Scratch 3.0 integrate user-defined system 3 in scratch GUI (Chapter 6)

Written in front

This series of articles is written for friends with development ability. The purpose is to help them develop a complete set of scratch programming platform integrating scratch 3.0 programming tools, user community and cloud storage and sharing of works, and brand integration on the basis of scratch 3.0. If you are not a developer but want to have your own education platform and brand, you are welcome to learn, exchange and negotiate cooperation.

So if you want to take the scratch children's programming course, ignore this series of articles.



We continue with our previous work of integrating back-end user systems.  
In this chapter, we will add a login interface. When the user clicks the login button, a login window will pop up. The user enters the user name and password. If the login is successful, return to the main interface and display the user information in the menu bar in the upper right corner.


Begin to achieve

First, implement the pop-up component of login.

We found that the scratch GUI has defined its own modal component and container Modal. This is the best. We can complete our login pop-up component based on this modal, so as to keep consistent with the existing style.

Create a new login modal folder in components, and create a login modal.jsx file in it. Let's implement the login component style in login modal.jsx, including a pop-up window, two input boxes and a submit button.  
Define the basic structure of LoginModal:

import Modal from '../../containers/modal.jsx';import styles from './login-modal.css';import React from 'react';import PropTypes from 'prop-types';import Box from '../box/box.jsx';import SubmitLoginButton from './submit-login-button.jsx';import connect from 'react-redux/es/connect/connect';const LoginModal = props => (    <Modal        className={styles.modalContent}        contentLabel={props.title}        id="loginModal"    >        <Box>            <input                className={styles.minInput}                name="account"                placeholder="Account number"                type="text"            /><br />            <input                className={styles.minInput}                name="password"                placeholder="Password"                type="password"            /><br />            <SubmitLoginButton className={styles.btnSubmit} />        </Box>    </Modal>);LoginModal.propTypes = {    title: PropTypes.string.isRequired}export default LoginModal;

It includes a button component SubmitLoginButton for submitting login, which is implemented in submit login button.jsx:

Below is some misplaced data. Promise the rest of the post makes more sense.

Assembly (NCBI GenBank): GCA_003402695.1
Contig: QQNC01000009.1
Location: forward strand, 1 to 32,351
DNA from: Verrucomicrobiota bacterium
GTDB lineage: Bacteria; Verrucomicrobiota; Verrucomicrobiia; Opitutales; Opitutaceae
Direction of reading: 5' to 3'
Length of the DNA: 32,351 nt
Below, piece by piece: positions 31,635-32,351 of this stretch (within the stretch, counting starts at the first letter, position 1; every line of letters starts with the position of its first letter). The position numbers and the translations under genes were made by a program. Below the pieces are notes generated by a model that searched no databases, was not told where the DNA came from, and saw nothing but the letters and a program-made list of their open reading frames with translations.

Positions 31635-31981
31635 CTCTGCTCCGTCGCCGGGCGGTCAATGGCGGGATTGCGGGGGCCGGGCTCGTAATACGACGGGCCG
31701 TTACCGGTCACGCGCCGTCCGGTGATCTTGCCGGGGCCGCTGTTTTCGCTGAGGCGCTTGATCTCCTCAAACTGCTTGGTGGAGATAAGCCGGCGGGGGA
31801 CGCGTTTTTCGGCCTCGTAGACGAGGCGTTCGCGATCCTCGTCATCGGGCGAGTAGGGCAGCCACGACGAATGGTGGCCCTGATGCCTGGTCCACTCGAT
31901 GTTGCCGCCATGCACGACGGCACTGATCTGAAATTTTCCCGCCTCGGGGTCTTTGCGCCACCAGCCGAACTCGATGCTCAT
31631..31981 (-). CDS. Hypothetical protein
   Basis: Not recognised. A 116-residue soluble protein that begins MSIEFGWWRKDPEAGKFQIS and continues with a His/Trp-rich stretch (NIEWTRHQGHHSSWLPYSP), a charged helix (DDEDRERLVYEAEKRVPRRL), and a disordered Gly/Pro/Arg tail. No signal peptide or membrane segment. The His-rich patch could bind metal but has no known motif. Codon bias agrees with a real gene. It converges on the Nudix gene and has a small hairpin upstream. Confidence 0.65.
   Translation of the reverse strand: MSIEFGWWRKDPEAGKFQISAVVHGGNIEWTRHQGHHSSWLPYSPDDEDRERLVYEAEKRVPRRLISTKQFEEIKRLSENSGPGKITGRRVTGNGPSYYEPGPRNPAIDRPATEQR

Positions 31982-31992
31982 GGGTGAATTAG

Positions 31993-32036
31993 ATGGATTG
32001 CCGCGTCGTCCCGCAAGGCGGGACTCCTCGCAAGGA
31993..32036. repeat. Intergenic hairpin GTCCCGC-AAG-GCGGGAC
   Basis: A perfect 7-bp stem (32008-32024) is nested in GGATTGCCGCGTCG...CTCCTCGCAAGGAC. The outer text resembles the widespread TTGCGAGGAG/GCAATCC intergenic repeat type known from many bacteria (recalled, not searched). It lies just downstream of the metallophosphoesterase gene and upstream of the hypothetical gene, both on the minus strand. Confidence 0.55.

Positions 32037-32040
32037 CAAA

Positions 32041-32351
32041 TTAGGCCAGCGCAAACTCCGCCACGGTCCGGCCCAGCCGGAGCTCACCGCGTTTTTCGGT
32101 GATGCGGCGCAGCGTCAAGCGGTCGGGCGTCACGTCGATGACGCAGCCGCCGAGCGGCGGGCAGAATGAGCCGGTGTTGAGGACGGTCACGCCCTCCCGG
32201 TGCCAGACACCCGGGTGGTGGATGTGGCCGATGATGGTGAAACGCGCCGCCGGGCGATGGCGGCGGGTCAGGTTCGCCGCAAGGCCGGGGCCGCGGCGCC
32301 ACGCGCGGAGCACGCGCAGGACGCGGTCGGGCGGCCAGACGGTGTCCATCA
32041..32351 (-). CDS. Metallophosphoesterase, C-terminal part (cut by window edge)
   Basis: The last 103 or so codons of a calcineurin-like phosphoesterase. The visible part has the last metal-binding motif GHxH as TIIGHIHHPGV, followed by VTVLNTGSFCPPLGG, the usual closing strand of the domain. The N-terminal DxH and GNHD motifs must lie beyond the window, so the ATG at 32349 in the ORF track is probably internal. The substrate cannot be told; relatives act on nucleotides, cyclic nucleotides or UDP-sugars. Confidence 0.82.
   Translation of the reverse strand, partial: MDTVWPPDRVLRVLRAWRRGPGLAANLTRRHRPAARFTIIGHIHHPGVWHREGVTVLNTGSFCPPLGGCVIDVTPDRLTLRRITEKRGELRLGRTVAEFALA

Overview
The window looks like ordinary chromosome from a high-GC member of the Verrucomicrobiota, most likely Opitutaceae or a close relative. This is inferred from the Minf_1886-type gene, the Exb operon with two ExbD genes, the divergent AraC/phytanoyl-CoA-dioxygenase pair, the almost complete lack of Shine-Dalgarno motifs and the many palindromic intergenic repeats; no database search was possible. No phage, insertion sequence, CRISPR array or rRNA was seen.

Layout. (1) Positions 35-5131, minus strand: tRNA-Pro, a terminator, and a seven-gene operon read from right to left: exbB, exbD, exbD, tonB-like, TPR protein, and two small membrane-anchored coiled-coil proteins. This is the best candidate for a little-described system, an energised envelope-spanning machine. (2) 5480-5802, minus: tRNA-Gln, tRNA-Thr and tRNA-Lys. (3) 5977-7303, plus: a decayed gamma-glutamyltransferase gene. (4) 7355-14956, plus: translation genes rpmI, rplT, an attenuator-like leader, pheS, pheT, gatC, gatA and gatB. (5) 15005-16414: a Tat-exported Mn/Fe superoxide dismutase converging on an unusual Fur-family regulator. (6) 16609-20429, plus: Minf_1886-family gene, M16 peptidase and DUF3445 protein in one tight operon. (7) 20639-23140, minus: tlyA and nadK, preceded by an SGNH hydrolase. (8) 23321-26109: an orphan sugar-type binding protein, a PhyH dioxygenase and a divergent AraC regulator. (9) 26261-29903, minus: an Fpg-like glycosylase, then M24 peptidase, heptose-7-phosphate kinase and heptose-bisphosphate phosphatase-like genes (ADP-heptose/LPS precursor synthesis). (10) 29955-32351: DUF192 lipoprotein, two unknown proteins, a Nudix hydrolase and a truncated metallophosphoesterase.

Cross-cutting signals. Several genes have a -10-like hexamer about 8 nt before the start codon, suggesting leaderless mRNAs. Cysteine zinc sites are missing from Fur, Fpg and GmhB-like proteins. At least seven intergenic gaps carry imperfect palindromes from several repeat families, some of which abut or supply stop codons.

import classNames from 'classnames';import {FormattedMessage} from 'react-intl';import PropTypes from 'prop-types';import React from 'react';import Button from '../button/button.jsx';import styles from './login-modal.css';const SubmitLoginButton = ({    className,    onClick}) => (    <div>        <Button            className={classNames(                className,                styles.SubmitLoginButton            )}            onClick={onClick}        >            <FormattedMessage                defaultMessage="Sign in"                description="Label for submit login"                id="gui.loginModal.submitLogin"            />        </Button>    </div>);SubmitLoginButton.propTypes = {    className: PropTypes.string,    onClick: PropTypes.func};SubmitLoginButton.defaultProps = {    onClick: () => {}};export default SubmitLoginButton;

Style content in login-modal.css:

@import "../../css/colors.css";@import "../../css/units.css";.modal-content {    width: 360px;}.min-input, .max-input {    margin-bottom: 1.5rem;    width: 100%;    border: 1px solid $ui-black-transparent;    border-radius: 5px;    padding: 0 1rem;    height: 3rem;    color: $text-primary-transparent;    font-size: .875rem;}.submit-login-button {    background: $data-primary;}.btn-submit {    background: hsla(30, 100%, 55%, 1);    height: 2rem;    alignment: center;    cursor: pointer;    border-radius: $form-radius;    font-weight: bold;    display: flex;    flex-direction: row;    align-items: center;    padding-left: 9.75rem;    user-select: none;}

We try to reuse the styles of existing components to keep the overall style consistent.

Now we can use it in the gui.jsx component to see the current effect and write it to the gui.jsx component:

Compile run:

You can see that the login pop-up interface does appear.


Okay. Just now, in order to debug the style, we have written LoginModal in components/gui.jsx. Now we need to display LoginModal when it is clicked, and close it when we click X in the upper right corner.

In order to display LoginModal in GUIComponent, we need to add a property showLoginModal for GUIComponent first, and judge whether to display or not by its value.


Then modify containers/gui.jsx to map the value of showLoginModal to state:

Here we map the value of props showLoginModal to:


So we need to define the related state in reducers / modules.js:

Define actions to open and close:

Finally, remember to export them:

Now back to components / menu bar / login button.jsx, map its onClick method to openLoginModal:

In this way, clicking the Login button on the menu bar will open LoginModal.

Then there are components/login-modal/login-modal.jsx. Add the process of closing the login window for it:

OK, recompile and run. We find that the login pop-up window and close pop-up window are completed:

Let's go here first. In the next chapter, we will dock the login interface, complete the function of login to obtain user information and display it in the upper right corner.


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Tags: React Programming

Posted on Fri, 14 Feb 2020 04:50:22 -0500 by CompuWorld